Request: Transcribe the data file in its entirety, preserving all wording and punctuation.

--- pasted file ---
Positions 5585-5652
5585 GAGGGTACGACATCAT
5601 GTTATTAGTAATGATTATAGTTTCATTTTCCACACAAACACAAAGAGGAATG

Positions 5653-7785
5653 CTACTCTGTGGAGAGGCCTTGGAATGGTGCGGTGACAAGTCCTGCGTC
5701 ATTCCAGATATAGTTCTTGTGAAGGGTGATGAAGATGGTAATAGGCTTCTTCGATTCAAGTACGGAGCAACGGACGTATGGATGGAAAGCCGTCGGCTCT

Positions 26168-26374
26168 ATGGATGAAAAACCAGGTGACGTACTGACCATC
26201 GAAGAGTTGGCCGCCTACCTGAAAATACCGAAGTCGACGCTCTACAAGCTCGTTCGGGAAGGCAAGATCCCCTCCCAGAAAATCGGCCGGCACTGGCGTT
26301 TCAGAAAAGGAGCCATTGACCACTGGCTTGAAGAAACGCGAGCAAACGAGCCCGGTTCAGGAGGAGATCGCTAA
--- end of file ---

Positions 5585-5652
5585 GAGGGTACGACATCAT
5601 GTTATTAGTAATGATTATAGTTTCATTTTCCACACAAACACAAAGAGGAATG

Positions 5653-7785
5653 CTACTCTGTGGAGAGGCCTTGGAATGGTGCGGTGACAAGTCCTGCGTC
5701 ATTCCAGATATAGTTCTTGTGAAGGGTGATGAAGATGGTAATAGGCTTCTTCGATTCAAGTACGGAGCAACGGACGTATGGATGGAAAGCCGTCGGCTCT

Positions 26168-26374
26168 ATGGATGAAAAACCAGGTGACGTACTGACCATC
26201 GAAGAGTTGGCCGCCTACCTGAAAATACCGAAGTCGACGCTCTACAAGCTCGTTCGGGAAGGCAAGATCCCCTCCCAGAAAATCGGCCGGCACTGGCGTT
26301 TCAGAAAAGGAGCCATTGACCACTGGCTTGAAGAAACGCGAGCAAACGAGCCCGGTTCAGGAGGAGATCGCTAA